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Please note that these translations are not 'finished' translations as such, and are provided for your interest. Any comments, corrections or suggestions you might have are very welcome:
This extract from the work in progress consists of all the entries for the letter Alif. I am following the Penrice Dictionary and Glossary of the Qur'an, revising it against Lane's Arabic-English Lexicon, and other sources. The file here is in a PDF form, and you will need the free Adobe Acrobat Reader in order to read it.
This is Imam as-Suyuti's own introduction to his book on the Rijal or narrators of Imam Malik's Muwatta (the narration of Yahya ibn Yahya al-Laythi). See also Rijal: the narrators of the Muwatta Imam Muhammad by Ta-Ha Publishing Ltd.
"The Sciences of Tafsir" is translated from Ibn Juzayy al-Kalbi's Kitab at-Tashil li 'Ulum at-Tanzil".
"The author was born in 693 AH. His name was Abu 'Abdullah Muhammad, called al-Qasim, ibn Ahmad ibn Muhammad ibn Juzayy al-Kalbi, i.e. from the Arab tribe of Kalb, may Allah be pleased with him and make him contented, and make the Garden his shelter. He was al-Gharnati (from Granada in Andalusia, Spain) and thus European. Ibn Juzayy wrote widely on all the sciences of his day: hadith, fiqh, Qur'anic recitations and tafsir. He died fighting as a shaheed in the Battle of Tareef in the year 741 AH."
(from the introduction to "The Sciences of Tafsir")
The book includes his outline of all of the sciences of commentary on the Qur'an, and his commentary on the isti'adhah, the basmalah, the Fatihah, the last ten surahs of Qur'an from Surat al-Fil to the end, and the first ayat of Surat al-Baqarah.
The following files are PDF - Portable Document Format - files which can be read by the Adobe Acrobat Reader. This is given away by Adobe on many CDs on the covers of computer magazines, but otherwise is available from Adobe themselves. If you have the Acrobat Plugin, you can read these documents on screen with your browser. If you do not, it should save it on to your hard disk so that you can read it later. I have used this format since it allows me to publish a document with a mix of English and Arabic in it. The book was written and the layout done with Nisus Writer on a Macintosh, but PDF is readable on almost any computer.
The Commentary on the Fatihah from the Sciences of Tafsir (84Kb). The Sciences of Tafsir (661Kb). This latter contains almost the entire first introduction on the sciences necessary for tafsir, the commentary on the seeking refuge, the basmalah, the last ten surahs, the Fatihah and on the first ayat of Surat al-Baqarah, with a considerable amount of explanatory notes and footnotes.
This excerpt is an incomplete translation of the section which Ibn Khaldun devotes to the subject of the Mahdi, and comprises in full his study of the ahadith on him.
If we examine first the 'aqidahs which are acknowledged, such as those of at-Tahawi, an-Nasafi, or Ibn Abi Zayd al-Qayrawani (in his Risalah and the Kitab al-Jami') we find that none of them mention the Mahdi as a fundamental part of the 'aqidah of Islam, whereas all do indeed mention the return of 'Isa, peace be upon him, and the descent of the Dajjal, except in the Risalah, whose 'aqidah is brief.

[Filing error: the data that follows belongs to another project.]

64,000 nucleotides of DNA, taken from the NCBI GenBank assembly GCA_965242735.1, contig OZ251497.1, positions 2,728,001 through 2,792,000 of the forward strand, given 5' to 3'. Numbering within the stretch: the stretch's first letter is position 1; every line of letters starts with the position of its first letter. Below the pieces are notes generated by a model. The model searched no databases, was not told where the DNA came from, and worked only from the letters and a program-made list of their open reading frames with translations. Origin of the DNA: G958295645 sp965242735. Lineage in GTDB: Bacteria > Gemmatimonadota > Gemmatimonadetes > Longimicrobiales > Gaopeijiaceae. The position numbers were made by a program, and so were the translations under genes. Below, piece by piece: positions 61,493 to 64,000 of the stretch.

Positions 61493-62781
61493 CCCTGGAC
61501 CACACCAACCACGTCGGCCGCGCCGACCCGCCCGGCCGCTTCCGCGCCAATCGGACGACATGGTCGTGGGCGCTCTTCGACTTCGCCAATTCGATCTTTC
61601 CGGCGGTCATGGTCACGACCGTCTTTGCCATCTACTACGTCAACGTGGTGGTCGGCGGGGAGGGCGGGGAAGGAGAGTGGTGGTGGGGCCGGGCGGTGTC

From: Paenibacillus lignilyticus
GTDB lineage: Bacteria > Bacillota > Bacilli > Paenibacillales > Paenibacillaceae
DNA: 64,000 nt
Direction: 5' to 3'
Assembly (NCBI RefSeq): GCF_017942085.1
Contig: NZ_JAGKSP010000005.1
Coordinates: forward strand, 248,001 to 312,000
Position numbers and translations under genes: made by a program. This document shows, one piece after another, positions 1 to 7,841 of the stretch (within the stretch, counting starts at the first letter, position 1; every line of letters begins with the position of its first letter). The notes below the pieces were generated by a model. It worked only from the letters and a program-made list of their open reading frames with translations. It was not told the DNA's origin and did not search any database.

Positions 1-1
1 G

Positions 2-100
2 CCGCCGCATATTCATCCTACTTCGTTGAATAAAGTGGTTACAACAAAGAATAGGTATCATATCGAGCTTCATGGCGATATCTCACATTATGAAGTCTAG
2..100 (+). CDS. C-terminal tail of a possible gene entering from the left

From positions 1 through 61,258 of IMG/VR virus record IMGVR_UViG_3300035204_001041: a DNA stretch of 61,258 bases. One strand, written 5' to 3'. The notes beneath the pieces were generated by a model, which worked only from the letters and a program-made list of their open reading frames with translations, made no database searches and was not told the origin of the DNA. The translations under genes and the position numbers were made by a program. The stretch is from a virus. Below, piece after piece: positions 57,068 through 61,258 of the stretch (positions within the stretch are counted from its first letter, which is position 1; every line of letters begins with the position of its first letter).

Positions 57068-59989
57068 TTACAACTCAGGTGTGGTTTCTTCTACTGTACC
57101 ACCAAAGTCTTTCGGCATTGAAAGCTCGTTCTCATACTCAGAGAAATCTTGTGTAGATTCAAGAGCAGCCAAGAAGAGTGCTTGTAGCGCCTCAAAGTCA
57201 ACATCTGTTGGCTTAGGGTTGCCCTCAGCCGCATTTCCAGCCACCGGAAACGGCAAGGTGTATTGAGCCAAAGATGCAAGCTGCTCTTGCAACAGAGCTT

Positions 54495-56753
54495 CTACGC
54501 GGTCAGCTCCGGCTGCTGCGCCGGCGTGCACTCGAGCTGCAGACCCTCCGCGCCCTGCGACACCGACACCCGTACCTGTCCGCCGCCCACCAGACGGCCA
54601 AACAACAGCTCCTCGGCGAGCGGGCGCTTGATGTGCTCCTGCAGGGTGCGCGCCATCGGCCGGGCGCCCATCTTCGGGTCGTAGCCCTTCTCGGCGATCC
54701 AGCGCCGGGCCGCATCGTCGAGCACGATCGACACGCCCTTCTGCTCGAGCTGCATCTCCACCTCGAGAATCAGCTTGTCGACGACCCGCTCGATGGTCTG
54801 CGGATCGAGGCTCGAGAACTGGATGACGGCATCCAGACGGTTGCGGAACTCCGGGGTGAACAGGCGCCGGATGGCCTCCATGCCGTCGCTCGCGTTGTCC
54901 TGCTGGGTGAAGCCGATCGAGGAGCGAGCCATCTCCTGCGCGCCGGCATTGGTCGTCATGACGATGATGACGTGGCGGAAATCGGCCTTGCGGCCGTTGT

When we turn to the works of ahadith, we find that Malik in Muwatta, and al-Bukhari mention nothing of the Mahdi at all, although Muslim does mention a hadith that in later times there will be an unnamed noble and generous khalifah. It is inconceivable for these great Imams to have neglected something which is a fundamental pillar of the 'aqidah.
The significance of this section is not to deny that there may be at some point in the future of Islam a great rightly-guided Khalifah, but that it is not a fundamental part of the 'aqidah and that it is a deviation of Islam to 'wait for the Mahdi' in order to establish Islam, wage jihad or restore the Khalifate.
In the later part of this section Ibn Khaldun devotes some space to Sufi writings on the Mahdi, and on some of the historical personages particularly in North Africa who rose in revolt proclaiming themselves to be Mahdis. Ibn Khaldun writes that if there is to be a Mahdi he will have to appear according to the dynamics of political power outlined in the Muqaddimah, and not as in the apocalyptic fantasies of some sources.
This section is by no means the last word on this matter, and Ibn Khaldun's chapter has met with criticism from other hadith scholars throughout the ages, but that is also of the nature of these sciences, since there are few scholars who have escaped criticism for some position they have taken. Some of the criticisms made of him are utterly baseless, such as that he was not a scholar of hadith. This is blatantly untrue since he was educated thoroughly in hadith and indeed later in Cairo taught both fiqh and hadith, and numbered among his pupils the great Ibn Hajar (not necessarily in the science of hadith) who is unquestionably one of the greatest authorities on the subject.
However, this chapter has particular interest for us because of the huge significance that the prophetic ahadith on the Mahdi are given in the time in which we live, and as a corrective to the transformation of the Mahdi into "al-Mahdi al-Muntadhar" (the Awaited Mahdi) whom one of our acquaintance wittily renamed "al-Mahdi al-Muntadhir" (the Waiting Mahdi).
This is Shaykh al-Alawi's introduction to his commentary on the Hikam of Abu Madyan al-Ghawth, may Allah be pleased with both of them. [50Kb]
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